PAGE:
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What do I do with these questions? Accepting an answer to these questions would be actually lying, as no answer solved the problem at hand.

Also sometimes comments are more useful than the actual answer they were posted under. Why can't I accept them?

The reason I ask is because people mentioned my quite low accept rate, which is reasonable and as I see that telling someone to look into his/her accept rate can never be said without sounding like an accusation.

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up vote 16 down vote accepted

You never have to accept an answer. If there are no helpful answers, ignore them, vote them up or down (if deserved) but simply do not mark any of them accepted.

If anyone complains about your accept rate, just ignore those comments. You can flag such comments as "not constructive / off-topic" if you wish, comments with certain 'acceptance rate' keywords are auto-deleted on the first such flag.

If there are comments that are helpful to you, you can ask the commenter to make it an answer so it can be voted on and marked as an accepted answer (if you so wish).

If the commenter doesn't create an answer for you after a few days time, create an answer yourself, mark it as community wiki (so you won't be accused of 'stealing' reputation) and mark that as the accepted answer.

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More information as an edit in the question. I also see the very same problem here: As you are clearly telling me the right thing it doesn't answer the underlying problem: Having people actually mention your accept rate to rate you as a person or rate your question. Also comments including your accept rate make you go unreasonably hype that you got an answer, only to read an unuseful comment. – salbeira Nov 15 '12 at 14:34
Well, if accept rate is the issue, flag those nagging comments and they'll disappear. – slhck Nov 15 '12 at 14:36
Well that is a usefull thing to know. Though as I love going into the thick of things: The information that you can flag them is not useful. The information that they are auto-deleted if they contain the keyword "accept rate" is actually realy realy helpful. – salbeira Nov 15 '12 at 14:38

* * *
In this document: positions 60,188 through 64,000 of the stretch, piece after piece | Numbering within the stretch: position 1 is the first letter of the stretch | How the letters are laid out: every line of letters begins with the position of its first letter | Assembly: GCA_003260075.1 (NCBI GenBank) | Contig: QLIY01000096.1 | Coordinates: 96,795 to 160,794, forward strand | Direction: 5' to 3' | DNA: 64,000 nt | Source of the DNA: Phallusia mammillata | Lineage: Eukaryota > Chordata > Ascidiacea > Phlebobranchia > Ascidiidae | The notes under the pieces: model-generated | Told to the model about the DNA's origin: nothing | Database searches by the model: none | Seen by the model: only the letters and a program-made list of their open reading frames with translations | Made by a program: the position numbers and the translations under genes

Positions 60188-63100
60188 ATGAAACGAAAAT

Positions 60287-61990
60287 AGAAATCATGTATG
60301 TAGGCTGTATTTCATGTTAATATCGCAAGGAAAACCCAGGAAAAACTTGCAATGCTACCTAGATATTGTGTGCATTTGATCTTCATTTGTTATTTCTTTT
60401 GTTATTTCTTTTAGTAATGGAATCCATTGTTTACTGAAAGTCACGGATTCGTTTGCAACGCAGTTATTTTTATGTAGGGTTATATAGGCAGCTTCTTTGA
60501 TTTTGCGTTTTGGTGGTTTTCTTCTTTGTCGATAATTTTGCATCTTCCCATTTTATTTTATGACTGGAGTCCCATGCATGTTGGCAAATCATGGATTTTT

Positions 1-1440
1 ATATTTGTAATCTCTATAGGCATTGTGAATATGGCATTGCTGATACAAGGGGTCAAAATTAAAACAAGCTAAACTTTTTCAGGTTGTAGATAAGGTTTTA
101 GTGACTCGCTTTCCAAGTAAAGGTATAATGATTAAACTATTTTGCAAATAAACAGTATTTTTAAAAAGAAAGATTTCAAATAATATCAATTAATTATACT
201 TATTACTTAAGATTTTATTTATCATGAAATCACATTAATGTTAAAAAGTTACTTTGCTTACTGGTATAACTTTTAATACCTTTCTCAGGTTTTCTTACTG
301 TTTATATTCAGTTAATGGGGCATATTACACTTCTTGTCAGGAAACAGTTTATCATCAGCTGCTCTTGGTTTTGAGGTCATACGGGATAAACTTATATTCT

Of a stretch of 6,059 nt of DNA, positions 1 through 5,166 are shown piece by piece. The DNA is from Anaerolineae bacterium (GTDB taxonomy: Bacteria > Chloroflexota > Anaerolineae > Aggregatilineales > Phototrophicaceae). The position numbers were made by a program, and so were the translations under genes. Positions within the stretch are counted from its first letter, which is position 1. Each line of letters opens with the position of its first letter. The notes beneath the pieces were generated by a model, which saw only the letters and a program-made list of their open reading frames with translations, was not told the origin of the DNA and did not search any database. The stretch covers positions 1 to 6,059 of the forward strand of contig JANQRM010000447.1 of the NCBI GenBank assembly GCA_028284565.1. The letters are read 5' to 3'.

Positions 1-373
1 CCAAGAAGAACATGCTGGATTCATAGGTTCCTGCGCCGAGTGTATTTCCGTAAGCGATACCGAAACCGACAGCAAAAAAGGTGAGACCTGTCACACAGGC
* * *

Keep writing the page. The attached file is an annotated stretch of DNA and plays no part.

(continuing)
The comment flagging code lowers the required-flag-count-until-auto-deleted for certain keywords, and for acceptance rate pestering that count is reduced to one. We don't like acceptance rate badgering here on SE. :-) – Martijn Pieters Nov 15 '12 at 14:40
@salbeira: Should I nag you now about marking the most helpful answer here now? :-P – Martijn Pieters Nov 15 '12 at 15:31

It's OK to not accept an answer. If you're a well-adjusted programmer, hopefully you won't have too many "obscure" questions of this nature, and riding on a ~70% accept rate is perfectly fine. On the other hand, if all your questions are unanswered/unanswerable, I would suggest that perhaps you're not well-enough prepared yet to tackle the problems you're attempting.

If you really need help with very unusual or specific problems, then the StackOverflow solution is to become part of the community and be helpful to others elsewhere and thus build up some reputation. Once you have that, you can throw a generous bounty at your questions, which can work wonders on people's willingness to conduct research to help you.

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If your question doesn't have any answers with a positive score then that question isn't considered when calculating your accept rate. A low accept rate comes with questions having answers, but those answers not solving the OP's problem. – Servy Nov 15 '12 at 15:35
Also, asking questions that are difficult enough that very few SOers can answer them is in no way bad. In fact, it's good. If the problems that were hard enough that you couldn't solve them also couldn't be solved by others, then it means it was just a hard problem. If a problem was so hard you couldn't solve it, but dozens of others could do it in minutes, then you likely just didn't spend the time needed to solve your own problem. – Servy Nov 15 '12 at 15:35
@Servy: There's a difference between conceptually difficult questions (e.g. "How does ADL interact with variadic templates in a SFINAE context?"), and just, say, "tedious" questions (like "how to rotate this OpenGL widget according to XML data read from a network socket"). I'm sure you'll find plenty of people eager to dig into the difficult-but-interesting question, while a "tedious" question (although much more realistic in a work-place environment) is just generally much less interesting and fun for anyone to deal with. – Kerrek SB Nov 15 '12 at 15:40

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